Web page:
The compositions of the present invention may be prepared and formulated as emulsions. Emulsions are typically heterogenous systems of one liquid dispersed in another in the form of droplets usually exceeding 0.1 μm in diameter. (Idson, in Pharmaceutical Dosage Forms, Lieberman, Rieger and Banker (Eds.), 1988, Marcel Dekker, Inc., New York, N.Y., volume 1, p. 199; Rosoff, in Pharmaceutical Dosage Forms, Lieberman, Rieger and Banker (Eds.), 1988, Marcel Dekker, Inc., New York, N.Y., Volume 1, p. 245; Block in Pharmaceutical Dosage Forms, Lieberman, Rieger and Banker (Eds.), 1988, Marcel Dekker, Inc., New York, N.Y., volume 2, p. 335; Higuchi et al., in Remington's Pharmaceutical Sciences, Mack Publishing Co., Easton, Pa., 1985, p. 301). Emulsions are often biphasic systems comprising of two immiscible liquid phases intimately mixed and dispersed with each other. In general, emulsions may be either water-in-oil (w/o) or of the oil-in-water (o/w) variety. When an aqueous phase is finely divided into and dispersed as minute droplets into a bulk oily phase the resulting composition is called a water-in-oil (w/o) emulsion. Alternatively, when an oily phase is finely divided into and dispersed as minute droplets into a bulk aqueous phase the resulting composition is called an oil-in-water (o/w) emulsion. Emulsions may contain additional components in addition to the dispersed phases and the active drug which may be present as a solution in either the aqueous phase, oily phase or itself as a separate phase. Pharmaceutical excipients such as emulsifiers, stabilizers, dyes, and anti-oxidants may also be present in emulsions as needed. Pharmaceutical emulsions may also be multiple emulsions that are comprised of more than two phases such as, for example, in the case of oil-in-water-in-oil (o/w/o) and water-in-oil-in-water (w/o/w) emulsions. Such complex formulations often provide certain advantages that simple binary emulsions do not. Multiple emulsions in which individual oil droplets of an o/w emulsion enclose small water droplets constitute a w/o/w emulsion. Likewise a system of oil droplets enclosed in globules of water stabilized in an oily continuous provides an o/w/o emulsion.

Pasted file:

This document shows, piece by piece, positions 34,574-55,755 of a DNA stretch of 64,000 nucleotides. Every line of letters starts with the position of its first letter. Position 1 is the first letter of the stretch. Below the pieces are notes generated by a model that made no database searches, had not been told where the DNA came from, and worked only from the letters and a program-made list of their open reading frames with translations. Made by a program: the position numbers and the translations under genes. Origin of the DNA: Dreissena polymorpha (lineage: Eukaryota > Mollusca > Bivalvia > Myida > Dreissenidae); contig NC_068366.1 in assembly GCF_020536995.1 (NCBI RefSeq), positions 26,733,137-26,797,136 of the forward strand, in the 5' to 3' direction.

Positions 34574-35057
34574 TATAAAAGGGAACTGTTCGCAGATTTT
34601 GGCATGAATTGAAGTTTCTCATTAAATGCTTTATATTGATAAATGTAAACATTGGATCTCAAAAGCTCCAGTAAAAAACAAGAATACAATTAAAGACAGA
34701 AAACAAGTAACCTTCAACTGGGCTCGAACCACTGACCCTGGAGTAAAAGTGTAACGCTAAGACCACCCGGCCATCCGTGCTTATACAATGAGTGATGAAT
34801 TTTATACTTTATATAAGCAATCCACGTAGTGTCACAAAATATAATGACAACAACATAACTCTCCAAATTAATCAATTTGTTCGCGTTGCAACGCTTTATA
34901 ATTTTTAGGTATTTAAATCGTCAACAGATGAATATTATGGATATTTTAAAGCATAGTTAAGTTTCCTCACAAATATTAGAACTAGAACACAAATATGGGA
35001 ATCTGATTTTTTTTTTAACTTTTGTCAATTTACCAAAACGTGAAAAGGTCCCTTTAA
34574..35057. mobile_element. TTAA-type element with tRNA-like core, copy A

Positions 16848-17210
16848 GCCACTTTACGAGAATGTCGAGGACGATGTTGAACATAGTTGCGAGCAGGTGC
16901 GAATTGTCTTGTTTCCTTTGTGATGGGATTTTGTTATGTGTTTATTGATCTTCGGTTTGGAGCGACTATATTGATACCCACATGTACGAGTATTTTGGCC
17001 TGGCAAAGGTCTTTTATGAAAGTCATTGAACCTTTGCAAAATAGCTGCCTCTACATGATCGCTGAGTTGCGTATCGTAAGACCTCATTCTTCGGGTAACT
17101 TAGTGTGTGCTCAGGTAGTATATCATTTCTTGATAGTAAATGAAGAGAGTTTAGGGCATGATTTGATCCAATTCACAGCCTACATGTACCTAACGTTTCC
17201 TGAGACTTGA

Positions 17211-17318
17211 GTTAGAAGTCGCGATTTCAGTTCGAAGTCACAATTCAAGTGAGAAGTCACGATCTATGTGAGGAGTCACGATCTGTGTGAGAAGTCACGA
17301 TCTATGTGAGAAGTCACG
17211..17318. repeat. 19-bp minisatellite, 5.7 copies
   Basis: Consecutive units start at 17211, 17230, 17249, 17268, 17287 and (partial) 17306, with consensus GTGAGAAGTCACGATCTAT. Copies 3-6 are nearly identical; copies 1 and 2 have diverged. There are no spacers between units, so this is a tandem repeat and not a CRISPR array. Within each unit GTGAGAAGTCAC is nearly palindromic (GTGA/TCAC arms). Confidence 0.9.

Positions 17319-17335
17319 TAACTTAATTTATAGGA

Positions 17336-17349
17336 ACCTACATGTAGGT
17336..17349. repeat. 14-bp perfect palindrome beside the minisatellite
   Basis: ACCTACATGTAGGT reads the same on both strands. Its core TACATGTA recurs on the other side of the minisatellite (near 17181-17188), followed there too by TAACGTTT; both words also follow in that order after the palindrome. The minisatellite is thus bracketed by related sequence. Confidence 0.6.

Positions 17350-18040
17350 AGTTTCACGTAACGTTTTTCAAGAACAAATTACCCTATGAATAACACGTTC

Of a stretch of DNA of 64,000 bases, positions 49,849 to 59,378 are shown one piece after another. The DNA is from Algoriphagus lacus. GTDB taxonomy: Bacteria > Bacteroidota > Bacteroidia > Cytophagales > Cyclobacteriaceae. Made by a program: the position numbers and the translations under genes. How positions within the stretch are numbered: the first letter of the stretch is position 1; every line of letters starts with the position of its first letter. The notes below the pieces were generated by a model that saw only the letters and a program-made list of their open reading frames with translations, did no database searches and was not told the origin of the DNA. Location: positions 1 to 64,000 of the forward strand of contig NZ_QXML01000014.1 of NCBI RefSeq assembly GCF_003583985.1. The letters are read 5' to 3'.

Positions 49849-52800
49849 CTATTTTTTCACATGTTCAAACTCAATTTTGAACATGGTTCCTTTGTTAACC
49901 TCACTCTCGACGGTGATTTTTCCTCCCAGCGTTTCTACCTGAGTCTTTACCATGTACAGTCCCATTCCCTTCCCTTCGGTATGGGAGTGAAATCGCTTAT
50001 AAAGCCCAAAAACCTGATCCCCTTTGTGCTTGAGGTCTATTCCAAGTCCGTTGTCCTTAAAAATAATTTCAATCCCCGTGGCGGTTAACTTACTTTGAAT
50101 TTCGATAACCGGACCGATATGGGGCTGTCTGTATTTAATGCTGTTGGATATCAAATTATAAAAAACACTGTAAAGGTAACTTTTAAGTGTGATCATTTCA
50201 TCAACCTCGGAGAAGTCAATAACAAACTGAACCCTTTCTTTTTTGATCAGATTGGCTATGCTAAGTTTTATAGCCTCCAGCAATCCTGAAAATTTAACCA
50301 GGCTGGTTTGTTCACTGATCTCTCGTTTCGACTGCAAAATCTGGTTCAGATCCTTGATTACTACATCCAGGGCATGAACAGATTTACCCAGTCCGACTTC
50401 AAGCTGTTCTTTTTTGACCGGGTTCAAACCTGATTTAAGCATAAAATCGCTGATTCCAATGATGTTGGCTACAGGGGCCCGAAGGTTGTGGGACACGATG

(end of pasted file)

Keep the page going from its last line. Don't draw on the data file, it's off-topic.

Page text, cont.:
• [0087]